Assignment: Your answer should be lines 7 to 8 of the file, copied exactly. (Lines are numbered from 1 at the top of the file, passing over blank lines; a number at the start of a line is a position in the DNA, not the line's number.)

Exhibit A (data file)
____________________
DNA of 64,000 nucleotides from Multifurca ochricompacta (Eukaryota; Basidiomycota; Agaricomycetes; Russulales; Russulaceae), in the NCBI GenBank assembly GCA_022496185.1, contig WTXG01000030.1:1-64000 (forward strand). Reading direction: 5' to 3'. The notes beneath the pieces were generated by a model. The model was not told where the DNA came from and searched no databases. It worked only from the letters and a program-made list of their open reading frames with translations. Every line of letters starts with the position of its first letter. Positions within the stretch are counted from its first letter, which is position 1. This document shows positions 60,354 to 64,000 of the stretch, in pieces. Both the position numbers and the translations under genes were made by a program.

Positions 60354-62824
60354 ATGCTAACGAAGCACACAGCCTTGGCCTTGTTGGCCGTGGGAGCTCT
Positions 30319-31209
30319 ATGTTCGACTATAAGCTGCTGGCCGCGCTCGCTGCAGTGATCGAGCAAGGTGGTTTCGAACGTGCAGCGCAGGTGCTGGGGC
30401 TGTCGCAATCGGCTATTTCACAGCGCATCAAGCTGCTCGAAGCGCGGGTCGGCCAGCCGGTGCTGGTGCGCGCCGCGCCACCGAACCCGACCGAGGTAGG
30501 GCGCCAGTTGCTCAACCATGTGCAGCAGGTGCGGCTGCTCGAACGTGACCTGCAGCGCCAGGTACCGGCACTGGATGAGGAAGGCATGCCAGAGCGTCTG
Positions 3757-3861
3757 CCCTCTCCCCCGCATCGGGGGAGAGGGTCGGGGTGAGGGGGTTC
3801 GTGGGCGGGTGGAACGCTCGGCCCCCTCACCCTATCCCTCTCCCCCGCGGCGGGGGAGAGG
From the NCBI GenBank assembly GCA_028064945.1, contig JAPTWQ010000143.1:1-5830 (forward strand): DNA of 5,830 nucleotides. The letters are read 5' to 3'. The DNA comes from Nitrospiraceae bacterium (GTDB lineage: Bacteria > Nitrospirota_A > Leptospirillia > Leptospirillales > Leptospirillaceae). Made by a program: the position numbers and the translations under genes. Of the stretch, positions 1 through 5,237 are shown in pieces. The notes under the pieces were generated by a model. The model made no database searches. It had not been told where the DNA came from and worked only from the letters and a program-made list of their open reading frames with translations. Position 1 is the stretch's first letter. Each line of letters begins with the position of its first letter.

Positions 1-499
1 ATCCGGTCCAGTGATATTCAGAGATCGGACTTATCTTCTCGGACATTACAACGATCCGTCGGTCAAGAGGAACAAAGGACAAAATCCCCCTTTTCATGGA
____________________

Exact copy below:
30501 GCGCCAGTTGCTCAACCATGTGCAGCAGGTGCGGCTGCTCGAACGTGACCTGCAGCGCCAGGTACCGGCACTGGATGAGGAAGGCATGCCAGAGCGTCTG
Positions 3757-3861